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From The NHS To Brexit: What Can We Expect From Johnson's Government?

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  1. Mahmoud Abudeif

    Mahmoud Abudeif Golden Member

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    Boris Johnson made a raft of promises and comments indicating future policy during the election campaign. Our specialist reporters take a look at what we can now expect from the government on key policy areas.

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    Health

    Johnson said the NHS would be his government’s top priority. He has made an array of pledges – on funding, staffing and new facilities – aimed at reviving a visibly ailing service that hospital bosses say is “on its knees”. Johnson’s voluble support for an institution “that represents the very best of our country” means he will be closely scrutinised over the delivery of his promises, several of which may prove very challenging.

    Johnson has promised to increase the budget of the NHS in England by £20.5bn in real terms (after inflation) by 2023-24. That is less than the equivalent £26bn extra that Labour offered. While that will be the biggest uplift in cash terms the NHS has ever received, the annual 3.4% rises are smaller than the NHS’s historical average and less than health thinktanks believe it needs, given demand for care is going up very rapidly.

    The Conservatives have committed to building 40 new hospitals in England by 2030. Only six of these – which will receive £2.7bn and should be ready by 2025 – have been identified so far. Twenty-one other NHS trusts will share £100m seed money to help them draw up plans for the 34 other projects. Experts say the 40 will cost up to £24bn, although the government’s estimate is £13bn. It is unclear whether the money will come from the NHS’s capital budget or be over and above the sums Johnson and the health secretary, Matt Hancock, have pledged.

    Lack of staff remains the NHS’s number one problem. Johnson was scorned for pledging to recruit 50,000 extra nurses and then admitting that 18,500 of them would come from stopping existing staff quitting early. Restoring maintenance grants of up to £8,000 a year for student nurses should improve recruitment, but nursing leaders doubt the 50,000 pledge will be met. There is similar scepticism about the aim of recruiting 6,000 more GPs, given numbers have actually fallen since a 2015 pledge to grow the family doctor workforce by 5,000. Without more GPs the promise of 50m extra appointments a year will prove illusory, even with more physiotherapists, pharmacists and other health professionals working in surgeries to take some of the pressure off family doctors.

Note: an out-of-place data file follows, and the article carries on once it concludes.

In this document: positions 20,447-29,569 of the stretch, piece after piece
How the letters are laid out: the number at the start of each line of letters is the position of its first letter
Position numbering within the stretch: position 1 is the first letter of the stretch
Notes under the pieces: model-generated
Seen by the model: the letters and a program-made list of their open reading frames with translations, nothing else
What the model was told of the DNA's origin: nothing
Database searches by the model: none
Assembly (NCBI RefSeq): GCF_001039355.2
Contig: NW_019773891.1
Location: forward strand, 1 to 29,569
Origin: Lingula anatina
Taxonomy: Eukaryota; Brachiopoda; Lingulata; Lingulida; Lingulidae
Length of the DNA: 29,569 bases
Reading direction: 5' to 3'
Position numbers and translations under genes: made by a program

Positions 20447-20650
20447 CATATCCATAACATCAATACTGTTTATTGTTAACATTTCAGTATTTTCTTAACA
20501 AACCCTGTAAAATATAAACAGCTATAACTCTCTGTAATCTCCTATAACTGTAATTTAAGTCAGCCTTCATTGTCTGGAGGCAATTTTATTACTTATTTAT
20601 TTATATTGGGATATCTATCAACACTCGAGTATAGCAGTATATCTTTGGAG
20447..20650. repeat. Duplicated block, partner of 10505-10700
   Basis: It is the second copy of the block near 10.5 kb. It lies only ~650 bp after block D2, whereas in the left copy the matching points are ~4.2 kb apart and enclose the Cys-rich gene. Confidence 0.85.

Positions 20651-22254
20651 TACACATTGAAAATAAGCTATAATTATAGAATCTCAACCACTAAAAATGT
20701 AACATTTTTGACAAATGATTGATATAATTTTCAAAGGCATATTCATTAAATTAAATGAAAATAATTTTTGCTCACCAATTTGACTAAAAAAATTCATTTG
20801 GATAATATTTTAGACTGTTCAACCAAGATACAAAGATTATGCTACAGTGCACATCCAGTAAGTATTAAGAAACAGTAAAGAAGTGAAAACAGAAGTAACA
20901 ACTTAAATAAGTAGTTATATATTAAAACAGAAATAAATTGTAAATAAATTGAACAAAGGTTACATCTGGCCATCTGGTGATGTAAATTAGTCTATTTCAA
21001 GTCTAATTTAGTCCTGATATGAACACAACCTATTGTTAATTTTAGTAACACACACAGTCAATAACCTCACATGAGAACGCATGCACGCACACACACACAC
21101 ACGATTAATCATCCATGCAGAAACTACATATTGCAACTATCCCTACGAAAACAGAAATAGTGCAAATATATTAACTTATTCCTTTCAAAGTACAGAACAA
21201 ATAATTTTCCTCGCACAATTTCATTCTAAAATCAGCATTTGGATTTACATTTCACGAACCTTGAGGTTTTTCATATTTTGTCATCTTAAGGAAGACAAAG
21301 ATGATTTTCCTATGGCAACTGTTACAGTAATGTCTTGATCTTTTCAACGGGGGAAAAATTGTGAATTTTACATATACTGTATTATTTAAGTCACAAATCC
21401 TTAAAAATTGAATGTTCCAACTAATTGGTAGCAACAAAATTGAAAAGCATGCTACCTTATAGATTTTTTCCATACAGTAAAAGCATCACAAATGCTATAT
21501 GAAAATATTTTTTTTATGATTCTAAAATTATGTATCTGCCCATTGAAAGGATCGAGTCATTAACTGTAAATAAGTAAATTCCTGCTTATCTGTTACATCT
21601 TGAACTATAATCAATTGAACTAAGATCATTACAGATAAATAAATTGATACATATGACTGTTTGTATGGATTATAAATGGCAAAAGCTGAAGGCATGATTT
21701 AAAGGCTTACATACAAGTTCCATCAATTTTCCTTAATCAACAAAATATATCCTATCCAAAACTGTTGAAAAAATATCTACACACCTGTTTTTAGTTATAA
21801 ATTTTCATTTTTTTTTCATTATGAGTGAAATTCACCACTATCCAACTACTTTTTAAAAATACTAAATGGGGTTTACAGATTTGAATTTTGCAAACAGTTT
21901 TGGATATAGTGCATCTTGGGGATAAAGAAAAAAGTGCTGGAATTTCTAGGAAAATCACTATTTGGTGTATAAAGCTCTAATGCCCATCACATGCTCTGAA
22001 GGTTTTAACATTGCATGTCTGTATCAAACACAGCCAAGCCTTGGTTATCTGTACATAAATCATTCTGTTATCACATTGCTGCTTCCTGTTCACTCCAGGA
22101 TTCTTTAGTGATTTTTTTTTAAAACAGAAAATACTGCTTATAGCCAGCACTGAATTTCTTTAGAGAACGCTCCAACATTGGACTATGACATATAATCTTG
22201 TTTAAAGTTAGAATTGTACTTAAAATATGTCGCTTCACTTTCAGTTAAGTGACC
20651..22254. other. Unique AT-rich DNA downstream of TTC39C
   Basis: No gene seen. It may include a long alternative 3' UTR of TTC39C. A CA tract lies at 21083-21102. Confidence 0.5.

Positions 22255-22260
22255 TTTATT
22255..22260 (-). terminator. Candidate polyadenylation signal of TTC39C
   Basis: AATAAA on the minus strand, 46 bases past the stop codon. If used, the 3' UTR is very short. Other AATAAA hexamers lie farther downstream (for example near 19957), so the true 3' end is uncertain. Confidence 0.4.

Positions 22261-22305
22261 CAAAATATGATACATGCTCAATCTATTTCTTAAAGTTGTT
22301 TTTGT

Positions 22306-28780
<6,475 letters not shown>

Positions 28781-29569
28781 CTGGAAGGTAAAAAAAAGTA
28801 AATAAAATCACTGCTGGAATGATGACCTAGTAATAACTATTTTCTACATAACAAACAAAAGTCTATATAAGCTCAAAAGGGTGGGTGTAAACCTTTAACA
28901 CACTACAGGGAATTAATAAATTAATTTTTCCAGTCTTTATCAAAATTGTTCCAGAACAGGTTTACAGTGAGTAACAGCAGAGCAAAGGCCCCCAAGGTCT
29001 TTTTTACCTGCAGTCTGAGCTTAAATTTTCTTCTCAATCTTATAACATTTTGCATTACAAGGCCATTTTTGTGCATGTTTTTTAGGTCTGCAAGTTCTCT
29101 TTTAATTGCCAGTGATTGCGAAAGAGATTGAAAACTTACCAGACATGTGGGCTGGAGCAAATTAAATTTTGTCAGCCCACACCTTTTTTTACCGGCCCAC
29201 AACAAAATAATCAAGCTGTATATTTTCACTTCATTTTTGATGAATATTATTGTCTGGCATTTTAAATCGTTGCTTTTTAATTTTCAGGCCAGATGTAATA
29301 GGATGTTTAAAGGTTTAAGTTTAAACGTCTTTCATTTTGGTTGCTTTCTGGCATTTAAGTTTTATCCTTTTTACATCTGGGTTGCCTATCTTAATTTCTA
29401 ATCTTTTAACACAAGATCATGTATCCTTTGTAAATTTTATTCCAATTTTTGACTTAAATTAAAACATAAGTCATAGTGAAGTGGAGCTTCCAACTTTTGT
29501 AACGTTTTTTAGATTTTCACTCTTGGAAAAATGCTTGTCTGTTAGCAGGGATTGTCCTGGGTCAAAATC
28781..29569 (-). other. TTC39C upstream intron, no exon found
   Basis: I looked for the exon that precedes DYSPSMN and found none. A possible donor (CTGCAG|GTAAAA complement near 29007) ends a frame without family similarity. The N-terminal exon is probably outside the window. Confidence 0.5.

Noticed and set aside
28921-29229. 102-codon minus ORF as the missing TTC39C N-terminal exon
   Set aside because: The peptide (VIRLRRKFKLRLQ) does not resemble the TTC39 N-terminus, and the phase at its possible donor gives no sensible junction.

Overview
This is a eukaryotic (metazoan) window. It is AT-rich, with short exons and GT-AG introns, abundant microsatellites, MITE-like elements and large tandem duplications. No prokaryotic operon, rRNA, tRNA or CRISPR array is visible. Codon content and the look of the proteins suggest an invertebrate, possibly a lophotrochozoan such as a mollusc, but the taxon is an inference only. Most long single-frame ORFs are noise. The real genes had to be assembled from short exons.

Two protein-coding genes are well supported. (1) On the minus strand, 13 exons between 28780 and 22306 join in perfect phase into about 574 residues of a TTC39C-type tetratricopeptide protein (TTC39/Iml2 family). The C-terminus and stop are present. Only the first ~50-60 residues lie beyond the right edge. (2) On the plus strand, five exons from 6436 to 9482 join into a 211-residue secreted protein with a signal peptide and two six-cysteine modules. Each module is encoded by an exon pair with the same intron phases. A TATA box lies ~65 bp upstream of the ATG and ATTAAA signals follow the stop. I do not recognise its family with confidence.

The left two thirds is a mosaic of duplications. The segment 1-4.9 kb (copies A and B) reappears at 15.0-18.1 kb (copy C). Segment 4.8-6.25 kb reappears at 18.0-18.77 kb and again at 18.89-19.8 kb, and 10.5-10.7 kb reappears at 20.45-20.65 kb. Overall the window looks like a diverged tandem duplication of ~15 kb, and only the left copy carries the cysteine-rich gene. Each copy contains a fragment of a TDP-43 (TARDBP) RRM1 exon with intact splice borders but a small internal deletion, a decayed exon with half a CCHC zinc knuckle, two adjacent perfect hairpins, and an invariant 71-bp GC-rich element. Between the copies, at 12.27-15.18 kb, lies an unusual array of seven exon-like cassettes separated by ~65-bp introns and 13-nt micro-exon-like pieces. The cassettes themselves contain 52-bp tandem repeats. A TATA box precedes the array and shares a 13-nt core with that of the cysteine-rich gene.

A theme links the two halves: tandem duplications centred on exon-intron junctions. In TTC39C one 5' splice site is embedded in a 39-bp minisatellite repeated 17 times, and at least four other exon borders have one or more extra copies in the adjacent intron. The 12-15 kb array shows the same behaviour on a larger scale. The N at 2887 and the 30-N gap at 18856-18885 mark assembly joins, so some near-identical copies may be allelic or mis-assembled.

Waiting times for A&E care, planned operations and cancer treatment have worsened so sharply in recent years that the Health Foundation thinktank is warning that “the safety net [of the NHS] … is at risk of breaking down”. Delays are the worst since records began. The millions of people affected by longer and longer waits are likely to become Johnson’s biggest NHS problem. He has no obvious plan to resolve this beyond more money, more staff and backing for the NHS long-term plan, which aims to keep people healthier. Denis Campbell

    Brexit

    Michael Gove has said a new Brexit deal will be concluded by the end of next year. High-level political negotiations will start in February, and the detail of getting Britain ready for Brexit is where the devil lies.

    Much work has been done on the new systems that must be in place for the worst possible outcome of talks in relation to the Dover-Calais crossing and other UK-EU trade issues. No work has been done on the Great Britain to Northern Ireland routes that must now be treated as a UK-EU border under the Johnson deal. HMRC has previously said it would take five years to get what was known as a maximum facilitation customs IT arrangement in place.

    If tariffs on goods exported from the UK into the EU apply after 2020, a new tariff rebate system has to be bolted on to cover goods that go from Great Britain to Northern Ireland only. This would apply, for instance, to all goods going from Tesco warehouses in the UK to supermarket shelves in Belfast, Derry or Armagh.

    Border inspection posts will have to be built from scratch for sanitary and phytosanitary checks on all animals and fresh food going from Great Britain to Northern Ireland. The EU has already said it would prefer them to be in ports such as Stranraer and Liverpool to prevent potential disease in animals, plants or timber pallets making its way on to the island of Ireland.

    The Northern Ireland office has had several meetings with business leaders on what checks will be necessary but these cannot be determined in detail until after Brexit on 31 January.

    Under the withdrawal agreement, specialist committees to determine this detail cannot be appointed until the withdrawal agreement is ratified. This means they could be up and running by February, leaving 11 months for preparation. But as HMRC has warned previously, IT systems take years, not months, to build. Lisa O’Carroll

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